- I start off by googling a basic question about the topic (“What is cryonics?”) and then control+clicking every link on page 1 of the results to open all of them in their own tab. Then I open a new window and google another question (“How does cryonics work?”) and I do the same thing. I usually do this for about five questions (“Cryonics scam,” “History of cryonics,” “Cryonics statistics,” etc.), leaving me with about 50 articles to read (or sometimes YouTube videos to watch—interviews, debates, animated lessons, etc.).
- I start reading and usually will quickly discover sub-areas I need to research specifically, so I’ll do new google searches + 10-tab-opening for those (“how does vitrification work,” “history of alcor,” “cryogenics vs cryonics,” “frozen embryos,” “organ vitrification,” etc.). I’ll also often create a whole set of tabs for the reference articles at the bottom of the main Wikipedia pages on the subject. I don’t worry too much about the credibility of any individual source because I read so many sources that as a whole, they leave me pretty clear on where there is industry consensus and where there’s not. I’m also getting a pretty good radar for what is simply some writer’s take on a topic vs. what’s a true expert’s opinion, for what are trustworthy studies from credible sources vs. what is slanted or politically motivated or hearsay.
- As I make my way through all of this (and I do mean “all” since my perfectionism kicks in and once an article is open that part of my brain decides that it must be read), I paste quotes, terms, concepts, and my own thoughts into a big Text Edit document. Each item I paste in there goes along with a link to the article the item or thought came from and a sentence in bold summing it up.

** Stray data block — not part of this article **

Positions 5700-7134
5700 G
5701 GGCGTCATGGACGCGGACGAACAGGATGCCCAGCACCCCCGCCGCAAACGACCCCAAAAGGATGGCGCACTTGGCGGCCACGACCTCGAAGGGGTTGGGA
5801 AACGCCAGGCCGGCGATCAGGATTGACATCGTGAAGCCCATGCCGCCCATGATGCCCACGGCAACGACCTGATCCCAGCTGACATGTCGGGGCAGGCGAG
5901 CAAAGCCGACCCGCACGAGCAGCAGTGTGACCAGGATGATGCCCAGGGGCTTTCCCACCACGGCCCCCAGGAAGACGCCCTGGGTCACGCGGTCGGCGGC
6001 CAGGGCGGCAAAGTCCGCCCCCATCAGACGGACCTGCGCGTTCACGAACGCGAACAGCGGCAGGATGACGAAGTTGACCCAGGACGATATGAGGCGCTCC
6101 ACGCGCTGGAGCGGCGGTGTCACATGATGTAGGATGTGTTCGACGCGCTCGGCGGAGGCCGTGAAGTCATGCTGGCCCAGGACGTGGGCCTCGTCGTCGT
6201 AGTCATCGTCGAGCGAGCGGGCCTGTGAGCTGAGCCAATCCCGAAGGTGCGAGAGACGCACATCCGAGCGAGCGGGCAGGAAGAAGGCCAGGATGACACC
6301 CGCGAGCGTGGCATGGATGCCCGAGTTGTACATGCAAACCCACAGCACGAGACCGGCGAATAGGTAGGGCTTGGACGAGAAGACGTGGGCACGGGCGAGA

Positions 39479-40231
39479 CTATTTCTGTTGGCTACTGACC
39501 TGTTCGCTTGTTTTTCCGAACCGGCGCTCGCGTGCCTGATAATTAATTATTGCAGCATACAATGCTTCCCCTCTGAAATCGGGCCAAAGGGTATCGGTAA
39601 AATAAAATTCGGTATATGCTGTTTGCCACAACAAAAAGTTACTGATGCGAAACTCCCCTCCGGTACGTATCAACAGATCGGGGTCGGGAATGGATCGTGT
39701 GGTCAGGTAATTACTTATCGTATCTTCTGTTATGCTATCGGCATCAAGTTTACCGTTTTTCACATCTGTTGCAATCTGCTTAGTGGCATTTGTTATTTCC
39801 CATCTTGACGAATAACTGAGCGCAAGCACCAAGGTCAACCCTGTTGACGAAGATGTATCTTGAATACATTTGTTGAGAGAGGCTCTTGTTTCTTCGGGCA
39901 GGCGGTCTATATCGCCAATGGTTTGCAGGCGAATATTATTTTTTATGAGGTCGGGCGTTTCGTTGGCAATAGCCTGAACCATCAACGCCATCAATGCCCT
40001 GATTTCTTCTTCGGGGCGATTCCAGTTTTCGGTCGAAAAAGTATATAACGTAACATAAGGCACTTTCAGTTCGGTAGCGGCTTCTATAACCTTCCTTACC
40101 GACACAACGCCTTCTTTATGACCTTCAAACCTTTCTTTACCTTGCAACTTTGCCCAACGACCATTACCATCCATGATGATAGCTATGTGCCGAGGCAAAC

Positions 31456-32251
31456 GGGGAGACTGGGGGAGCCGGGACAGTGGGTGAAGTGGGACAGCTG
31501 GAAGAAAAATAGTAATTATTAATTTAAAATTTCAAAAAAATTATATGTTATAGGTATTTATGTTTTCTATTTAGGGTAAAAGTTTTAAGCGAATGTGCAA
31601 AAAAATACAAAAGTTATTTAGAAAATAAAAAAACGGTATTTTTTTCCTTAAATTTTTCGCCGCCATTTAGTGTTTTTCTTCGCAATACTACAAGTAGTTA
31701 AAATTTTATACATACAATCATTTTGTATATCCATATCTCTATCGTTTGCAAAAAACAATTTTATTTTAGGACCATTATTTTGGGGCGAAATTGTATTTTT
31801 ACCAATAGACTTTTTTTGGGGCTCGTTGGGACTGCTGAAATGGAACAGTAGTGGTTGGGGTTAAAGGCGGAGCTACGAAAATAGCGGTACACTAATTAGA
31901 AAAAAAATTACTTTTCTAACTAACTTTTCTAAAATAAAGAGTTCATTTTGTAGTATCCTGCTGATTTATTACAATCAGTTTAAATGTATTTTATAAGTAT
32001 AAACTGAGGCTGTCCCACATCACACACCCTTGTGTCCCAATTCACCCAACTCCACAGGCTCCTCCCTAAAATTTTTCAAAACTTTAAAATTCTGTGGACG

- Once I get through all of that, I have a pretty solid understanding of the topic, but there are always still questions or confusing parts or hazy areas. So then I specifically google those questions until the haze is gone.
- Sometimes that’s enough. Other times I want to go deeper, in which case I’ll download a book or two into the iBooks app on my computer and read through them and continue pasting quotes and facts into the Text Edit doc. Sometimes I’ll also google a phrase about the topic along with “pdf,” which usually brings up a bunch of horrifically boring academic papers that usually go into more granular depth. If I know an expert in the topic well enough to call them, I’ll usually do that to bounce what I’ve learned off them and have them poke holes in it (for the cryonics post, I called a surgeon friend of mine so he could tell me why the whole thing was hogwash, which he then did).
That completes my phase 1 of a researchy post, which provides me with a thorough education and also a whole set of my own thoughts and opinions on the topic, which inevitably emerge as I learn. A classic procrastinator/perfectionist pitfall is to spend too long on this phase and learn enough to write a full book when you’re only writing a blog post. That said, I think a bit of “over-learning” is good because I can’t confidently write a good Level 5 post on a topic unless I have a Level 7 understanding of the topic myself.
If there are three major phases of a researchy post—research/learn, organize/plan, write/draw—phase 1 is definitely the funnest and easiest.
Then comes the nightmare phase—take the now-usually-over-100-page Text Edit document and figure out what that should look like as a blog post. As I write this answer, behind this browser window are 20 text edit documents. Only one of them contains research. The other 19 are various iterations of outlines and sub-outlines. But that’s the subject of another question.
Anyway, whether you’re a writer or not, it’s good to keep in mind that a laptop and the internet is all you need to become a mini-expert on basically any topic.